In Jacobs, the court found no duty was owed to a plaintiff whose accident was not reasonably foreseeable as a matter of law. There, one of the plaintiffs was injured when he fell into an empty pool while he and his wife were viewing a property as potential buyers. The husband stepped onto a diving board to look over a fence, and the base of the diving board collapsed. As relevant here, the court concluded the defendant “could not be held liable for failing to remedy the dangerous condition of the empty pool because [the husband’s] accident was not reasonably foreseeable.” (Jacobs, supra, 14 Cal.App.5th at p. 441.) In Jacobs, the plaintiffs did not challenge “the trial court’s conclusion that ‘[t]he dangers of the empty swimming pool were per se obvious to any adult.’ . . . The issue is whether there is any evidence from which a trier of fact could find that, as a practical necessity, [the husband] was foreseeably required to expose himself to the danger of falling into the empty pool.” (Id. at p. 447.)

Jacobs concluded: “[W]e agree with the trial court’s conclusion that ‘the undisputed facts indicate that it was not reasonably foreseeable that [the husband] would expose himself to the risks associated with the empty pool, as he was neither required nor invited to do so. Simply stated, as a matter of law it was not foreseeable that he would knowingly embrace an entirely obvious risk by voluntarily using the diving board on an empty pool for a purpose for which it was not intended.’ Because [the husband’s] accident was not foreseeable, the court appropriately granted summary judgment on plaintiffs’ theory that [the defendant realtor] is liable for failing to protect [the husband] from the dangerous condition of the empty pool.” (Jacobs, supra, 14 Cal.App.5th at pp. 448–449, italics added.)

3. This Case

We see no meaningful distinction between this case and Jacobs. The danger from the steeply sloping roof with its broken Spanish tiles was open and obvious, and neither party contends otherwise. Nor do plaintiffs contend Mr. Montes “had a practical necessity to be on the roof.” Instead, plaintiffs contend “practical necessity is not the only exception to the no-duty rule.” Plaintiffs emphasize Osborn’s reference to practical necessity as “an example” of circumstances where it is foreseeable that the danger may cause injury despite the fact that it is obvious. (See Osborn, supra, 224 Cal.App.3d at p. 122 [“(e.g., when necessity requires persons to encounter it)”].)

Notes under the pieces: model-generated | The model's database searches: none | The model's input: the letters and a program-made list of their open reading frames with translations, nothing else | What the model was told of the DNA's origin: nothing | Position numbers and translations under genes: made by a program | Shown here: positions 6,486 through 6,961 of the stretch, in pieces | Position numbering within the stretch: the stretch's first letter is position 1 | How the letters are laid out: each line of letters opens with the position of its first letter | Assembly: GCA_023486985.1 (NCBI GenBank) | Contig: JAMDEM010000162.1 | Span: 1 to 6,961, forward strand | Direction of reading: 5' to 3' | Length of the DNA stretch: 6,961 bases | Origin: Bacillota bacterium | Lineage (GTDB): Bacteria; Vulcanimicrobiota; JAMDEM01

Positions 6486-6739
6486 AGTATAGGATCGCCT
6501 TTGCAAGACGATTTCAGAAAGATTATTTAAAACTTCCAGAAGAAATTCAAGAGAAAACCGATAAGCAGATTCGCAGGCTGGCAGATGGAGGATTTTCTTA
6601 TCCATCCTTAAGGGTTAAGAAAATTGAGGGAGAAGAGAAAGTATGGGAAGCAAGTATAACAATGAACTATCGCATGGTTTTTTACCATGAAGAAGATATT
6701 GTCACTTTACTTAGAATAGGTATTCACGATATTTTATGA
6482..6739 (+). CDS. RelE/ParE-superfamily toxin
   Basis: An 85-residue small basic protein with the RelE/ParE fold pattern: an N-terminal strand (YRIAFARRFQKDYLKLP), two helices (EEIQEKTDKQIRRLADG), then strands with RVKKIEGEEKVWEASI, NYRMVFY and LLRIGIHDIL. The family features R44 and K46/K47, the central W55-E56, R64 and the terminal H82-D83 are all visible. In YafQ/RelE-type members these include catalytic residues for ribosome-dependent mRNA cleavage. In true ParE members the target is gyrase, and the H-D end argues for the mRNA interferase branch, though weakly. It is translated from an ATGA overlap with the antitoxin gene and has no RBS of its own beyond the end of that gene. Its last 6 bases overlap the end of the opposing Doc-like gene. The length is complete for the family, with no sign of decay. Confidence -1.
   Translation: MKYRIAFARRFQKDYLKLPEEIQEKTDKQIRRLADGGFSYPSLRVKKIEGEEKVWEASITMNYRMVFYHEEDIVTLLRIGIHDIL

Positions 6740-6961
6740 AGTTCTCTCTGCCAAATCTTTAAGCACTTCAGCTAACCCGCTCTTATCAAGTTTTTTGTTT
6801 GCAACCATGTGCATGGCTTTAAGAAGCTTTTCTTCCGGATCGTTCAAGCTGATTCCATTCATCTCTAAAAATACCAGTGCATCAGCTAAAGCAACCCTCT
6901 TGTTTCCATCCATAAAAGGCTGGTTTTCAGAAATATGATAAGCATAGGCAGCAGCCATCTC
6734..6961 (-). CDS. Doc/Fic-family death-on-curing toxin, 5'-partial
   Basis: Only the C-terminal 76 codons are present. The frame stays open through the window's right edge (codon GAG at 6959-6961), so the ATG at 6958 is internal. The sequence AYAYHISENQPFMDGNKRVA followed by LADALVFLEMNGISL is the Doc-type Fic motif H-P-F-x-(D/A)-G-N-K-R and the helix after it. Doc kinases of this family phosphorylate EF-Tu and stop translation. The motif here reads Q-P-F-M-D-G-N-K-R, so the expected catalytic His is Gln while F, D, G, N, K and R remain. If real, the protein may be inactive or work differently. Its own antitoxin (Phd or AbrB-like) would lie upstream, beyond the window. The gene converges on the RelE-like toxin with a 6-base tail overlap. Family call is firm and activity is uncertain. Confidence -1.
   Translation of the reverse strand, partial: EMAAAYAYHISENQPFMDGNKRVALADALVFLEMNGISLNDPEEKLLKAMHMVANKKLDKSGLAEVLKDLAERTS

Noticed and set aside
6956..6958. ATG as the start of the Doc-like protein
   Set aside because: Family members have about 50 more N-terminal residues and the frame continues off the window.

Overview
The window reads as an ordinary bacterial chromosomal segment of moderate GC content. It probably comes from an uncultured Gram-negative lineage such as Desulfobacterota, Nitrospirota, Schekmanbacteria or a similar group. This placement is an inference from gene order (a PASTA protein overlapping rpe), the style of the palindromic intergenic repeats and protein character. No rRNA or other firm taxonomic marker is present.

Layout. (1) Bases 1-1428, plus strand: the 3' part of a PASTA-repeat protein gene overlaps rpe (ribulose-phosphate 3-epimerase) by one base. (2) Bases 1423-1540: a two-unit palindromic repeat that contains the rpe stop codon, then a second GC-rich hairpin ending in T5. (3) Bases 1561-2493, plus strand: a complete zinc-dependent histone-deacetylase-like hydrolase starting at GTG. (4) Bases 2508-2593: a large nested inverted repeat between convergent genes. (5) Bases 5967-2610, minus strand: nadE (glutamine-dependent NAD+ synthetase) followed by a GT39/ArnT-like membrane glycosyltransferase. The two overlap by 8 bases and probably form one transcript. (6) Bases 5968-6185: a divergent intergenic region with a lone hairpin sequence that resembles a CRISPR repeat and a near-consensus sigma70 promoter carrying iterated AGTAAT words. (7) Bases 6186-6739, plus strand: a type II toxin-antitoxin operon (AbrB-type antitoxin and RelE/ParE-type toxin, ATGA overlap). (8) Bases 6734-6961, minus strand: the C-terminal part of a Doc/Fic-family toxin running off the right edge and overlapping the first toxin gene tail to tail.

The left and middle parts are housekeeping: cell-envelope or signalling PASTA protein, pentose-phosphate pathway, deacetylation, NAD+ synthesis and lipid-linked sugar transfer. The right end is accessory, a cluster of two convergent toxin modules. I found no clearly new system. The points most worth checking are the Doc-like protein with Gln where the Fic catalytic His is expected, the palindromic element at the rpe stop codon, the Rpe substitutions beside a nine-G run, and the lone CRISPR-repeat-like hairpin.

But there are no other circumstances in this case that might explain why it was reasonably foreseeable Mr. Montes might choose to venture onto a steep sloping roof that was obviously dangerous. (Jacobs, supra, 14 Cal.App.5th at p. 447.) Plaintiffs “cannot use [Mr. Montes’s] voluntarily induced state of intoxication to claim that he was unaware of the obvious peril . . . .” (Edwards v. California Sports, Inc. (1988) 206 Cal.App.3d 1284, 1289.)

Plaintiffs insist that “foreseeability cannot be denied” because of the desk clerk’s testimony that he had heard of people going on what he assumed to be the flat part of the roof. Even without the desk clerk’s testimony, it is indisputable that defendant must have known, and intended that people would occasionally access the roof, for example, to make repairs. Otherwise, there would not have been stairs to the fifth floor leading to nothing but a small door giving access to the roof alcove where there was a short ladder leading up to the roof. But that fact does not create a material disputed fact that Mr. Montes’s fatal fall from the open and obviously steep sloping roof with broken and slippery Spanish tiles was reasonably foreseeable. It is irrelevant whether defendant could have taken the precautions plaintiffs now suggest because defendant had no duty to do so.

This case turns on whether it was “foreseeable that, because of necessity or other circumstances, a person may choose to encounter the [open and obvious] condition.” (Jacobs, supra, 14 Cal.App.5th at p. 447.) Here, there was no necessity nor any other circumstance that made it foreseeable Mr. Montes would “choose to encounter” the dangerous roof. As in Jacobs, Mr. Montes “ ‘was neither required nor invited’ ” to “ ‘expose himself to the risks associated with’ ” an open and obvious danger. (Id. at p. 448, italics added.) As in Jacobs, “ ‘as a matter of law it was not foreseeable that he would knowingly embrace an entirely obvious risk by voluntarily” encountering the danger. (Id. at pp. 448–449.)

The law, as we have just described it, is that defendant owed no duty to do anything to protect Mr. Montes from his voluntary, unnecessary, and uninvited risk taking. (Cf. Edwards v. California Sports, Inc., supra, 206 Cal.App.3d at p. 1288 [“There is a limit as to how far society should go by way of direct governmental regulation of commercial and private activity, or indirect regulation thereof through the tort system, in order to protect individuals from their own stupidity, carelessness, daring or self-destructive impulses.”].) That limit—and the rule articulated in Jacobs and other cases about open and obvious dangers—applies here.


The judgment is affirmed. Defendant shall recover its costs on appeal.